1. What Is an Arbitration Clause?
2. What Is an Arbitrator?
3. Binding Arbitration Clause Versus Non-Binding Arbitration
4. Why Use a Non-Binding Arbitration Clause?

A non-binding arbitration clause is a provision in a contract for arbitration. This provision states that any issues with the contract must be carried out through arbitration, but the non-binding aspect means that the parties are not bound to the decision of the arbitrator once the process is complete.

What Is an Arbitration Clause?

Arbitration refers to a type of ADR (alternative dispute resolution). Many courts encourage individuals and companies to handle disputes through arbitration because it is less time-consuming and less expensive than full court trials with formal litigation. An arbitration clause is found in a contract. It means that both parties agree to carry out any dispute resolution through arbitration.

Many agreements commonly include arbitration clauses. You'll likely find then in:

  • Employment contracts
  • Securities trading contracts
  • Credit card contracts
  • Home repair contracts
  • Health insurance contracts
  • Telephone service contracts
  • Sales and financing contracts

What Is an Arbitrator?

An arbitrator is like a judge in the courtroom. They are a third party who is meant to make an impartial decision regarding the dispute after conducting the arbitration process with the parties involved. They will listen each side of the argument and evaluate the evidence. Their final decision is called the award.

Binding Arbitration Clause Versus Non-Binding Arbitration

When two parties agree to binding arbitration, they waive their rights to court trials and they agree to be bound to the decision of the arbitrator. This is ideal in business conflicts between employees and companies when a decision needs to be reached quickly.

For example, if a construction company agrees to work for a retail company by building them a new storefront, they need to be able to handle issues quickly. If there is a misunderstanding about the form of payment agreed upon in the contract, the retailer is going to want to settle the issue quickly so they can open their store. The construction company also wants to get paid, so they'll benefit from arbitration as well.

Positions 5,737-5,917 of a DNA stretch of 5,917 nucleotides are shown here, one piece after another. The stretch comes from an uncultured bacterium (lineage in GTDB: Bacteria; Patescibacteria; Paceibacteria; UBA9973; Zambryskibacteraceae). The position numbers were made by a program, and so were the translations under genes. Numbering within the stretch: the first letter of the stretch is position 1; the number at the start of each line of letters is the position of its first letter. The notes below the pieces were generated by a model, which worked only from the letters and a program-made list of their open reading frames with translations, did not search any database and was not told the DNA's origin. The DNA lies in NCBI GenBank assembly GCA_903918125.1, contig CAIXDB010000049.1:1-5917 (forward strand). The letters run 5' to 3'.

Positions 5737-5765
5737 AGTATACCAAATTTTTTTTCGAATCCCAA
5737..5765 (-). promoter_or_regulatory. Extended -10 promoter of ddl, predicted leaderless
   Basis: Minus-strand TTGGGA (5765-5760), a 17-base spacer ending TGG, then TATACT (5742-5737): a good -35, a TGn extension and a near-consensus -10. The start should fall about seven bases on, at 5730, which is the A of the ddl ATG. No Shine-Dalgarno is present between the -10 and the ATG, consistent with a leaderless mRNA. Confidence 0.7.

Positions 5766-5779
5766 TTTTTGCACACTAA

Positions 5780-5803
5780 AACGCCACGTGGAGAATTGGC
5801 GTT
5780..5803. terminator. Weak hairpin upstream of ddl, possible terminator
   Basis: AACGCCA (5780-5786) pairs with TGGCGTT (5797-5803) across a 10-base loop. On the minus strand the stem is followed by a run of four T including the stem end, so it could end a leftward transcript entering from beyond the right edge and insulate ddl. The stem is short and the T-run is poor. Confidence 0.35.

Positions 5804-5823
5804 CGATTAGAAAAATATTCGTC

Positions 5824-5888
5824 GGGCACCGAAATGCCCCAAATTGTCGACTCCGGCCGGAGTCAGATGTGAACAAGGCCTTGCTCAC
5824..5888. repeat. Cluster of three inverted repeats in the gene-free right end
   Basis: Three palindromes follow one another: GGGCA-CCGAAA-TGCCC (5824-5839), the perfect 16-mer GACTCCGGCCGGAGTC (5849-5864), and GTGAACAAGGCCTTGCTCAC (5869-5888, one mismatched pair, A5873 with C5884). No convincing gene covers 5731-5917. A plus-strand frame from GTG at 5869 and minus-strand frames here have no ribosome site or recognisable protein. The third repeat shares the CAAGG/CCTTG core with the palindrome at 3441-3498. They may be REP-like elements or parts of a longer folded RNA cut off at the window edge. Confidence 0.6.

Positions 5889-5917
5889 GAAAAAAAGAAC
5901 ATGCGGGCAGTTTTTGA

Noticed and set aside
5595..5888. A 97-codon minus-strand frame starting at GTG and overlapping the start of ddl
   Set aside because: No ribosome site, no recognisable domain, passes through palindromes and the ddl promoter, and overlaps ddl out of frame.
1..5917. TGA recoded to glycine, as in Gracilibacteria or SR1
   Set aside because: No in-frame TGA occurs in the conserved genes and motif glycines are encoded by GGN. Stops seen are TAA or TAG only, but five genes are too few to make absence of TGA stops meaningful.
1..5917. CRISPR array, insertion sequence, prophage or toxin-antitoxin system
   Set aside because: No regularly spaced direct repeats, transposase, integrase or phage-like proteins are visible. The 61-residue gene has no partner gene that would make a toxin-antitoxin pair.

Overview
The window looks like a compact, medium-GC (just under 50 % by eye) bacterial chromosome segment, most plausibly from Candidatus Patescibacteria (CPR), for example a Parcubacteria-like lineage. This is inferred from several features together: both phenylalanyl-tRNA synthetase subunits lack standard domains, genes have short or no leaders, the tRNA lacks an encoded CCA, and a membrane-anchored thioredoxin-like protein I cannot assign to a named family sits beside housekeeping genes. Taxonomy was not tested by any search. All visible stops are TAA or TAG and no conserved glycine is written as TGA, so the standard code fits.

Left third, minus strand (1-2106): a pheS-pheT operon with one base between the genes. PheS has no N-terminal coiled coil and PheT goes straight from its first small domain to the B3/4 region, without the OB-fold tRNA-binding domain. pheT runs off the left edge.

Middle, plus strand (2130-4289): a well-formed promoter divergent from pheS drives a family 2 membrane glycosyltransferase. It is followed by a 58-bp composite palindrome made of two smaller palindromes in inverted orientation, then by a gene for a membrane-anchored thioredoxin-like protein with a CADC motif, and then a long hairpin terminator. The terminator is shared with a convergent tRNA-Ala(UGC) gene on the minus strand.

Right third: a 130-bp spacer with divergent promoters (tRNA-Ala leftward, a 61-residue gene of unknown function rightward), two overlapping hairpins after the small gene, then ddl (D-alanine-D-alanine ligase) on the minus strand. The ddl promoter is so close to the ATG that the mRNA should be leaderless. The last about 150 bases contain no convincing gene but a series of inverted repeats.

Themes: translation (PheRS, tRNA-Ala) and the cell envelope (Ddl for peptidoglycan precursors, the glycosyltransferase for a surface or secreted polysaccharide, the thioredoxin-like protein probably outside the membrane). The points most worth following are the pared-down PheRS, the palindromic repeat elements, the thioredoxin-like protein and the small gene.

Most agreements for binding arbitration do not allow either party to appeal the arbitrator's decision. In some cases, an award can be challenged if either of the parties involved can prove that fraud or public policy infringement has taken place. In order to uphold and validate the arbitration process, courts value the expertise and fair judgment of the arbitrator. Again, it's in the best interest of the court system to show that arbitration is a valuable alternative dispute resolution.

Sometimes arbitration is non-binding. If both parties agree to a non-binding arbitration clause, they agree to pursue conflict resolution through arbitration, but they are not bound to the decision of the arbitrator. The award decided isn't enforceable and can be challenged. If either party is displeased with the arbitrator's decision, they have the right to pursue a full court trial.

Why Use a Non-Binding Arbitration Clause?

There are many reasons to choose a non-binding arbitration clause over a binding arbitration clause. Even though non-binding arbitration might not provide a final settlement or fully resolve the dispute, it can help the parties involved learn about better conflict resolution. Arbitration tends to be healthier for working relationships. Sometimes, full court trials can get ugly, so arbitration is more likely to preserve a positive work environment or relationship.

Arbitration can also bring out the strengths and weaknesses of the arguments on either side of the issue. If the parties involved decide to reject the arbitrator's decision and take the issue to court, they may have a better understanding of how to strengthen their argument before the trial.

Many times, parties will choose non-binding arbitration for an issue that is not very complex or when they simply need some professional guidance and input on the issue. Anytime an issue between two parties is causing their communication practices to deteriorate, getting an unbiased third party involved can work wonders. They could be able about to not only come to a mutual agreement, but also save their relationship.

Cases involving child custody disputes are usually carried out through non-binding arbitration. The goal is usually to help both individuals involved to work on creating realistic goals and building a safe and welcoming environment for the child or children involved.

Certain states actually require non-binding arbitration in some disputes. The state of Florida, for instance, legally requires both sides in a business dispute to submit their issue to arbitration before taking it to court. This is with the hopes that the parties involved with each gain a more thorough understanding of the problem.

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